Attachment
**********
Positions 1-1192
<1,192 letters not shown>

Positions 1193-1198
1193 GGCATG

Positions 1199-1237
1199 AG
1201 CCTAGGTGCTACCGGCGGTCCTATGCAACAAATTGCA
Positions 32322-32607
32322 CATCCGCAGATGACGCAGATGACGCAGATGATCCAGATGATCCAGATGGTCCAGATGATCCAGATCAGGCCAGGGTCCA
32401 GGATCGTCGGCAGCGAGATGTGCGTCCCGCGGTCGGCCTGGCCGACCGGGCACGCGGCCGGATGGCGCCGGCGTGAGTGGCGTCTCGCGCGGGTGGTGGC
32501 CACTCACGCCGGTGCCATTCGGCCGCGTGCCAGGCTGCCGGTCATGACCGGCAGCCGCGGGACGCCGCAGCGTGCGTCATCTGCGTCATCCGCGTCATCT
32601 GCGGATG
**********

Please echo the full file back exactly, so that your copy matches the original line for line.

Positions 1-1192
<1,192 letters not shown>

Positions 1193-1198
1193 GGCATG

Positions 1199-1237
1199 AG
1201 CCTAGGTGCTACCGGCGGTCCTATGCAACAAATTGCA
Positions 32322-32607
32322 CATCCGCAGATGACGCAGATGACGCAGATGATCCAGATGATCCAGATGGTCCAGATGATCCAGATCAGGCCAGGGTCCA
32401 GGATCGTCGGCAGCGAGATGTGCGTCCCGCGGTCGGCCTGGCCGACCGGGCACGCGGCCGGATGGCGCCGGCGTGAGTGGCGTCTCGCGCGGGTGGTGGC
32501 CACTCACGCCGGTGCCATTCGGCCGCGTGCCAGGCTGCCGGTCATGACCGGCAGCCGCGGGACGCCGCAGCGTGCGTCATCTGCGTCATCCGCGTCATCT
32601 GCGGATG